Sunday, July 17, 2011

How to Secure Your Small-network Firewall Step-by-step

The following procedure walks you through the process of securing your small network firewall.  Specifically, it walks you through securing an integrated cable gateway/firewall device that functions as your small network's primary access point.  This walkthrough is based upon securing the Linksys WCG200 integrated cable gateway modem access pont.  However, the methods presented here are applicable to all home and small network access points.  This walkthrough assumes that you have correctly configured your gateway for ISP connection and that you are able to access the gateway's administration web page.  It assumes a wired network and does not examine wireless security. It does not address all aspects of home network gateway configuration: only those specific aspects associated with firewall security.  This walkthrough is organized into five steps: 1) disabling remote administration, 2) enabling stateful packet inspection, 3) enabling common packet inspection rules, 4) configuring port filtering, and 5) enabling VPN passthrough.  References pointing to additional details on the topics covered in this walkthrough are provided in the References section.  Good Luck!


Step 1: Disable Remote Administration

Remote administration can be hacked using dictionary attack methods.  Best to disable it.  Set Remote Administration to Disable.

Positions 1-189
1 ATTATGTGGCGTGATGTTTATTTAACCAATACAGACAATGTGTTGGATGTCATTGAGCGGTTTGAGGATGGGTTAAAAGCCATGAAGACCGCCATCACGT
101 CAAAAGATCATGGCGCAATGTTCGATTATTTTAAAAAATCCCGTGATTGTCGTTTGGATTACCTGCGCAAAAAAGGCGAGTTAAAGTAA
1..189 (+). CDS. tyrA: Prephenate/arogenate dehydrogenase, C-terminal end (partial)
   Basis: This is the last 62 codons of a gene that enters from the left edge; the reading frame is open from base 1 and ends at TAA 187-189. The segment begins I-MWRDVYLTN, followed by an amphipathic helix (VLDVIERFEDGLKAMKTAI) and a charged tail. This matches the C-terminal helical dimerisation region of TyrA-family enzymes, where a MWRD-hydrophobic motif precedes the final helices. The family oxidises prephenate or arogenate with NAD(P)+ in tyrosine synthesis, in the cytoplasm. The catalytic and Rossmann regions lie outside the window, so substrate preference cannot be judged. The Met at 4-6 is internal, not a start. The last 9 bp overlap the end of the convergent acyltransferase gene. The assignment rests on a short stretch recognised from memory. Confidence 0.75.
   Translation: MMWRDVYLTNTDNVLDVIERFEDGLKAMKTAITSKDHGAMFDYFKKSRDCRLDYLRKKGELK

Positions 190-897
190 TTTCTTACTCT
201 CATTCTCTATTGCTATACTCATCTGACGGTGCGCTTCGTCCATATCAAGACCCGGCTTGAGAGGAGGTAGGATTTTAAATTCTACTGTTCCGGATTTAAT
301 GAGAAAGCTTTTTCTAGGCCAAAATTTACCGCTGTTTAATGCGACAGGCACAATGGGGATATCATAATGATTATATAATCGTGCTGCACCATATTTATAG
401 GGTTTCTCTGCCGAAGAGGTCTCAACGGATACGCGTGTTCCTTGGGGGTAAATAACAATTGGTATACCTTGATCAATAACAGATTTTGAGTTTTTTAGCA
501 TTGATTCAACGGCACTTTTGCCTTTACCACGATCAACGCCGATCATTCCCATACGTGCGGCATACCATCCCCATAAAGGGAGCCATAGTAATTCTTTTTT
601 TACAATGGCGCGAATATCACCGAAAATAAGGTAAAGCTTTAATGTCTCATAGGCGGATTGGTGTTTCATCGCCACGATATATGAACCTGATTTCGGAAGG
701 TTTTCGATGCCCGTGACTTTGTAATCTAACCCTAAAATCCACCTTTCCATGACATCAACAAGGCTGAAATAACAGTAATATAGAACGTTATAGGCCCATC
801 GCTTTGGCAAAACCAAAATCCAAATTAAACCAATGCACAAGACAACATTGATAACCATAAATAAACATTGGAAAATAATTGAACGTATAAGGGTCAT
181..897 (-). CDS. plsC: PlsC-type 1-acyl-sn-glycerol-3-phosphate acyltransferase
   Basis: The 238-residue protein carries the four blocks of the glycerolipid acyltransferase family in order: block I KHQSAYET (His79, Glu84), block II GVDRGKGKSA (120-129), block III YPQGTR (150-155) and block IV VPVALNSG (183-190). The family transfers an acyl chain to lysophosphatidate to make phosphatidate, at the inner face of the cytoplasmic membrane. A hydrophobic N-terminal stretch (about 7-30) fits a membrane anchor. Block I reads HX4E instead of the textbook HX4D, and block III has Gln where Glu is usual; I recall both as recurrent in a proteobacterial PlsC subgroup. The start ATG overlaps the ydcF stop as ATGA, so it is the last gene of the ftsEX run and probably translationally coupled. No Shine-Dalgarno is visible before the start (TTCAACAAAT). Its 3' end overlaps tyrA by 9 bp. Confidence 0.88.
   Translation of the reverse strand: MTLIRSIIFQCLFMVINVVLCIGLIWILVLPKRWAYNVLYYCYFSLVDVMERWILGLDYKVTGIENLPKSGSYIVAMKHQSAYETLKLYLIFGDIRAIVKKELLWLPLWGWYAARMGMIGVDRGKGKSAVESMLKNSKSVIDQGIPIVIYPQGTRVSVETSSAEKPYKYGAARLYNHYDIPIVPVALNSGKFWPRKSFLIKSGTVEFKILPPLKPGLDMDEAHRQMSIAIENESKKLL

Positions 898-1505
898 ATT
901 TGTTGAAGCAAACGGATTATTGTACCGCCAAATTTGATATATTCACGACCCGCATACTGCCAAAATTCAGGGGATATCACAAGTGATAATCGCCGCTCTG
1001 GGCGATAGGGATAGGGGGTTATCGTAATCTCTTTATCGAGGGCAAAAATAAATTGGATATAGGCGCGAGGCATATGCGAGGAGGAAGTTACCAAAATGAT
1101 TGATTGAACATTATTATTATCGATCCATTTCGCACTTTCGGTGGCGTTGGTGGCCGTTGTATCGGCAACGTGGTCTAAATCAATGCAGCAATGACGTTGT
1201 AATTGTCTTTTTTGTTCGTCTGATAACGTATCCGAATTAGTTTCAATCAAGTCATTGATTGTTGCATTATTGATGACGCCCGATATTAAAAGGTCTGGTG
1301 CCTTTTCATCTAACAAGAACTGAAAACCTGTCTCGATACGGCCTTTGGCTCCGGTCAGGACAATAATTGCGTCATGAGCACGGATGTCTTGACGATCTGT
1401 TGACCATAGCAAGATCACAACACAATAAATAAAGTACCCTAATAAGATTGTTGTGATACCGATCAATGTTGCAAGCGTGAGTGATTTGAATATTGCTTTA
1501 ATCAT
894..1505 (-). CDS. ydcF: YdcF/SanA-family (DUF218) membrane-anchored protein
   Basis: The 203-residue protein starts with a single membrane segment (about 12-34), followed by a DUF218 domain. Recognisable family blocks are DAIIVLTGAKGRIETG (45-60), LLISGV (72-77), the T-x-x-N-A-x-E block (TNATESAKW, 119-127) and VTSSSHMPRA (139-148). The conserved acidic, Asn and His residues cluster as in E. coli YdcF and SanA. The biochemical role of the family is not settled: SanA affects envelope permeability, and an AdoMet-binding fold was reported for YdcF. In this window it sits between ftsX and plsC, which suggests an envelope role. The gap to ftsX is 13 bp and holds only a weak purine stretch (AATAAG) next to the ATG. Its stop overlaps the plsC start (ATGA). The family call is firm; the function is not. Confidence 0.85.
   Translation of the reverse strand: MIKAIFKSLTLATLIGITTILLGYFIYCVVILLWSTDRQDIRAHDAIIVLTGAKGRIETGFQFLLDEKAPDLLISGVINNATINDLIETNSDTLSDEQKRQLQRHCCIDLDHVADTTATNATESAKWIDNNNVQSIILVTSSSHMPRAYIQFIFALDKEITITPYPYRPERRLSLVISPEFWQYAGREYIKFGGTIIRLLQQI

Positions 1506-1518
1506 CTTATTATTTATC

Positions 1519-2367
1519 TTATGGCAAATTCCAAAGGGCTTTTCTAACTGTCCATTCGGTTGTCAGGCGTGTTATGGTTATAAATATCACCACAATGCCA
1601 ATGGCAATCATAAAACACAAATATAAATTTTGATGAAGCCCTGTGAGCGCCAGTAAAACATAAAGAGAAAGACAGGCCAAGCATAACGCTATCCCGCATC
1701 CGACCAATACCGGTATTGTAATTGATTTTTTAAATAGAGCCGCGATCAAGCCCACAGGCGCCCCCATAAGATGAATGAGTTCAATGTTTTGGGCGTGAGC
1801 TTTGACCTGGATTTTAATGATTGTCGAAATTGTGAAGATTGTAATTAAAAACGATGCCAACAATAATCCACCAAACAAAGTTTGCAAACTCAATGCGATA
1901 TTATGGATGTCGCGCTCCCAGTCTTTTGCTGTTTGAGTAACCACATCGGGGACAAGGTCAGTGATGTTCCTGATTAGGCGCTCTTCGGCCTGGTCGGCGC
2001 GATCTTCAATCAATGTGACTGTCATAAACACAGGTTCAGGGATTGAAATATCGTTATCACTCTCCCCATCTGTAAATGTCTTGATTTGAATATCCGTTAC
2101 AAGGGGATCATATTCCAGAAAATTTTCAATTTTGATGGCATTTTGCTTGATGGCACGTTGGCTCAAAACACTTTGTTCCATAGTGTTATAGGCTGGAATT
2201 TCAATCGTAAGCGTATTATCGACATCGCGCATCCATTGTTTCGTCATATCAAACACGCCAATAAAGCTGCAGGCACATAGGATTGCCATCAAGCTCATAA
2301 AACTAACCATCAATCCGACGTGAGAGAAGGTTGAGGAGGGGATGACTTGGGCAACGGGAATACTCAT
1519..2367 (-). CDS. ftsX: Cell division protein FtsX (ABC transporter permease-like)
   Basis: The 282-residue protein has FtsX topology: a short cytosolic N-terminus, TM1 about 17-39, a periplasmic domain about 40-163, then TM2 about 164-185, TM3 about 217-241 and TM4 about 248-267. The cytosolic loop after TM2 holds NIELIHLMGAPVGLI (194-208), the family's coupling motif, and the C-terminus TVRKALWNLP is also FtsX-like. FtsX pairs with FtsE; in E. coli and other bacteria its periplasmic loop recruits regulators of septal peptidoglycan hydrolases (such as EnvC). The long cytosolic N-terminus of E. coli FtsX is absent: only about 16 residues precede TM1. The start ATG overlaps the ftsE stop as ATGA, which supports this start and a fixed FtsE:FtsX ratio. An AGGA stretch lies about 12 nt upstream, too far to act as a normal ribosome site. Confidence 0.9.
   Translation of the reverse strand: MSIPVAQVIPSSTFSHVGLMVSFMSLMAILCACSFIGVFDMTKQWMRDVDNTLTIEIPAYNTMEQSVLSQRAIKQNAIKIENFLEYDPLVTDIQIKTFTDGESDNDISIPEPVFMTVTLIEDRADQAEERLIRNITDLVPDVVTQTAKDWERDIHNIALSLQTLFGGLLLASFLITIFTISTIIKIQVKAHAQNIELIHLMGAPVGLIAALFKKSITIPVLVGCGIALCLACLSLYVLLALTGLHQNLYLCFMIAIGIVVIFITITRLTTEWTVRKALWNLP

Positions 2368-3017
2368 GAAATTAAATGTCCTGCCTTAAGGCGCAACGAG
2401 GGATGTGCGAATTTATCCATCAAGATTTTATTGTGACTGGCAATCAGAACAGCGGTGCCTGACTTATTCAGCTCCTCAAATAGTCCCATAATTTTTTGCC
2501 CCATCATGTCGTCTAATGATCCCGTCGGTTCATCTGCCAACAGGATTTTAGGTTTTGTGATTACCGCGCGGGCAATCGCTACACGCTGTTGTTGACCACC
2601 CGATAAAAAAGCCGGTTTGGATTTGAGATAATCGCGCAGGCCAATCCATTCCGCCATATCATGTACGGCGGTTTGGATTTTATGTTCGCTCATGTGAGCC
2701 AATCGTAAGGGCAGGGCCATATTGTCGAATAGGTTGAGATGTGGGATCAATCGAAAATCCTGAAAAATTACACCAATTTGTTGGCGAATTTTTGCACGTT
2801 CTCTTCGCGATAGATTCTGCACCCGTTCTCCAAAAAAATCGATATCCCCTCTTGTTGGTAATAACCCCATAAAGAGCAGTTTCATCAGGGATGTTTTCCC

The default password on Linksys appliances is often "admin."  Now you know it.  So does everyone else.  Best to change it to something different; something difficult.  Best to create a password that meets the following minimum guidelines:
  • Minimum 8 characters
  • At least one number
  • At least one upper and one lower case numbers
  • At least one special character (subject to what your firewall allows)
One last thing: it's bad practice to allow an external device to be able to remotely reconfigure your gateway/firewall.  What happens if a trojan hijacks your machine and discovers your machine can reconfigure your firewall?  That's what UPnP allows.  Disable it.  It's not worth the trouble to use it.

Step 2: Enable Stateful Packet Inspection

To enable your firewall to look inside packets and filter them based upon their contents, you need to enable Stateful Packet Inspection (SPI). Without SPI switched on, your firewall is handicapped.  Go to the security section of the admin console.  For the WCG200, go: Security > Firewall.  Select Enable for Firewall Protection.

Step 3: Enable common Packet Handling Rules

Some common packet handling rules that you should enable include rules for blocking:
  • Fragmented packets: used to perform IP fragmentation attacks
  • Anonymous Internet requests: used to discover your network topology, including IPs and ports, and to initiate connections to machines on your network - bad news: block these
  • Multicast: used to perform DDoS and remote code execution attacks
Go to the appropriate page to enable these rules.  For the WCG200, go: Security > Firewall.  Then enable options as discussed: